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It seems nearly obligatory to have a police procedural series set in Ireland, but the adventures of Peter McGarr, head of the Murder Squad of the Garda Siochana (the Irish Police), are anything but run of the mill.  This installment manages to combine an entertaining murder mystery--a professor of Literature, specializing in Joyce, is murdered on Bloomsday (June 16) while dressed in full Joycean regalia--with one of the better explanations of the novels of Joyce and Beckett that I've ever come across.  Here is how another professor describes their novels to McGarr:

    It begins with Joyce and the novel of competence.  In spite of what I just said about him in a
    negative way--since we must smash old idols in order to raise new--Joyce was a man of undoubted
    imminence, great imagination, deep learning, and a brilliant intellect, none of it more obvious than in
    the manner in which he 'plotted'--and I mean that in the strategic, not simply tactical way--all of his
    works, but in particular Ulysses, which, to continue the military analogy, was his breakthrough
    book.

    About words he once said, 'Why own a thing when you can say it.'  And since with his intellect and
    astounding facility with languages, tongues, stories, and myths, he could say most things, it
    therefore followed that he--James Joyce, impoverished émigré son of a Dublin idler--owned not
    only the things he could name in the contemporary world, but many other things from all recorded
    time.  That was step one in the grand stratagem to become the modern Shakespeare.

    Step two was to analyze the novel.  Some critics contend that Joyce decided that the novel was the
    ideal literary art form of bourgeois society, in which, of course, people define themselves by the
    things that they own.  The novel then is like a container--first word to last, beginning to end, front
    cover to back cover--that contains things or at least words that are references to things.

    It follows, then, that that novel is best which, within the established limits of the container, includes
    the greatest number and type of things.  Joyce decided he would set the limits of a single day in
    Dublin and write a book about it.  He chose the sixteenth of June, 1904, the day that he first walked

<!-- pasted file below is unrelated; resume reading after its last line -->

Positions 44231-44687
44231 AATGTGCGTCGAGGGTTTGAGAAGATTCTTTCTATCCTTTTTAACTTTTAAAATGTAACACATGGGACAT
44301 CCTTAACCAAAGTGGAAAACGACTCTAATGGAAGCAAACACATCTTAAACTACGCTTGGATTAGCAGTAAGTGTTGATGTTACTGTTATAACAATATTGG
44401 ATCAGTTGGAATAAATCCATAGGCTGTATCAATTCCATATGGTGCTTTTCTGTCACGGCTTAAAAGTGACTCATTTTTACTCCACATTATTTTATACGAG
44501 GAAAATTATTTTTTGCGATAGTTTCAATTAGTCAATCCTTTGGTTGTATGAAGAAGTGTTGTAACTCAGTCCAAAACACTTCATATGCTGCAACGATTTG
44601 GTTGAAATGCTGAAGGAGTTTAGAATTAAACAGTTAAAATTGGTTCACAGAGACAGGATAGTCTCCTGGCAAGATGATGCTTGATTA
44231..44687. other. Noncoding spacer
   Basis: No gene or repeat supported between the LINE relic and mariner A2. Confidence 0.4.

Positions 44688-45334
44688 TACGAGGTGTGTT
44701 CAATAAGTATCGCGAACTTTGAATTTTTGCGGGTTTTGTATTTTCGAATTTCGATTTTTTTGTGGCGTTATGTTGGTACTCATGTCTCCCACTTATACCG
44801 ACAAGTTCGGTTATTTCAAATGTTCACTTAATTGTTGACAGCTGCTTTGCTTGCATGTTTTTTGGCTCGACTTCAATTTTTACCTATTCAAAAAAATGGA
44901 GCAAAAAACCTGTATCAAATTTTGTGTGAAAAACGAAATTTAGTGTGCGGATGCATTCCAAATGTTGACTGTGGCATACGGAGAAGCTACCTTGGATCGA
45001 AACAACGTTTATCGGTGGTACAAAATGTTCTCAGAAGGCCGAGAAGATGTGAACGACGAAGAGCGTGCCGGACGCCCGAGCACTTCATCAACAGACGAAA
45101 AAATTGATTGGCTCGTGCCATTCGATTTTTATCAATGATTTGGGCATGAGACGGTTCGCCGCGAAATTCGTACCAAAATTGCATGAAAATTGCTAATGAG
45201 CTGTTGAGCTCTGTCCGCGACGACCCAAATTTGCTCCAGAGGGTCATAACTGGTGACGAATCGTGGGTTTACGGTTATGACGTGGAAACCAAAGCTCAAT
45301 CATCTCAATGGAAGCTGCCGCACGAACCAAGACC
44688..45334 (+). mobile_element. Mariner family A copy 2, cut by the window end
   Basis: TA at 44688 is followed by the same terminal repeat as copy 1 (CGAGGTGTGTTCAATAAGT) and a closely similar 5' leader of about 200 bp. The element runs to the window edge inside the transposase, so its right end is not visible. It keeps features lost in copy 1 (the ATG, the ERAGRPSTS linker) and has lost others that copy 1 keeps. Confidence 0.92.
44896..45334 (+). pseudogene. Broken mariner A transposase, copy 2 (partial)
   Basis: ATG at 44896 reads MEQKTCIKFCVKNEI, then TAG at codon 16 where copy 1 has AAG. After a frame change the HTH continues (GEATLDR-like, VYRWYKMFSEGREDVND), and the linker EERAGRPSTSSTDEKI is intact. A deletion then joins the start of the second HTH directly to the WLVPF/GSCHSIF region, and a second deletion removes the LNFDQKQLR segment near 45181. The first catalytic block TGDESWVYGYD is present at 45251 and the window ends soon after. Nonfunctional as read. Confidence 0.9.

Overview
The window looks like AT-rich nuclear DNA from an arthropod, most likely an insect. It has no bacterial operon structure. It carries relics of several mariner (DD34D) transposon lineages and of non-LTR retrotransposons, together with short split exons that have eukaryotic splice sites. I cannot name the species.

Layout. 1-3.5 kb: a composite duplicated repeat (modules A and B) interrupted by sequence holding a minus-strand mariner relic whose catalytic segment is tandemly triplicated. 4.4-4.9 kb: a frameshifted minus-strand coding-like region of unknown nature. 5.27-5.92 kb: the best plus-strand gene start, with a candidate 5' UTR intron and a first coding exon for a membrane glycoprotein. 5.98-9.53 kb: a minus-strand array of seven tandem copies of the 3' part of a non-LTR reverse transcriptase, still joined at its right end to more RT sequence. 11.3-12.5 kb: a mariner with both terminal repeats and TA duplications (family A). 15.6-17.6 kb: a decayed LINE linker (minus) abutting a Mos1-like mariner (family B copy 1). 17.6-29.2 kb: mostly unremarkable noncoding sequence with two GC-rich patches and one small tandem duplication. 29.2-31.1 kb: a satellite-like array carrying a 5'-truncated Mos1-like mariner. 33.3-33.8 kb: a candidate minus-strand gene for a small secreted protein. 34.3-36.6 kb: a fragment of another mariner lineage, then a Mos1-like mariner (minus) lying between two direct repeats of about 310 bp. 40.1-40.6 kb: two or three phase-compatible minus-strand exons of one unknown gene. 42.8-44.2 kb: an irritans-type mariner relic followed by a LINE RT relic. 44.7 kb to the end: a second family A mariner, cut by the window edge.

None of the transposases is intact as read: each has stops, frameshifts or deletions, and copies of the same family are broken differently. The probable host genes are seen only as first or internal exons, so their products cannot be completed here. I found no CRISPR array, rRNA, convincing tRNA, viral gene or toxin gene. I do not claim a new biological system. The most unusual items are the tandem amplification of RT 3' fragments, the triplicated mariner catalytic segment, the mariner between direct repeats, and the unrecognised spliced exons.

out with Nora Barnacle, the shop girl from Galway, who later became his wife.

    But he would tell every thing about that eighteen-hour period, such that he would give (and I
    quote), 'A picture of Dublin so complete that if the city one day suddenly disappeared from the
    earth, it could be reconstructed out of my book.'  And so he poured the names, places, events,
    streets, buildings, race horses, tram schedules, tides, prices, advertisements, weather, a dog, a dead
    man, a birthing hospital, a cemetery, music, the theater, pubs, songs, murder, mayhem--you name
    it--along with the story of the day for two men who, although only partially acquainted, are like
    father and son.  They are like the hero Ulysses himself, lost and wandering and trying to make their
    way back to impossible homes.  Hence the mythic element.

    Of course, how Joyce wrote the book was also new, an attempt to weave the actual verbal texture
    of Dublin--the specific whatness of Dublin verbal things--into the container.  Ulysses is so perfectly
    constructed that it takes exactly eighteen hours to read aloud, the amount of time that one would
    have been awake on such a day.

    Joyce said, 'If I can get to the heart of Dublin, I can get to the heart of every city in the world.  In
    that particular is contained the universal.'  ...

    With the Wake Joyce decided to write the ultimate novel.  Instead of exhausting the possibilities of
    some other day--or a year or a decade or a century--in dear, dirty Dublin, he expanded the container
    to its final extension.  For setting he chose nothing less than the world entire.  For characters all
    people, speaking all voices, who had ever lived.  Time?  All time, past, present, and--since there is a
    belief that certain combinations of words can sometimes serve as prophecy--perhaps even future
    time as well.  In conception, at least, it was an impossible project.

    But he made it all into the simple tale of the dream of a Dublin pub owner.  Finnegan, like Jung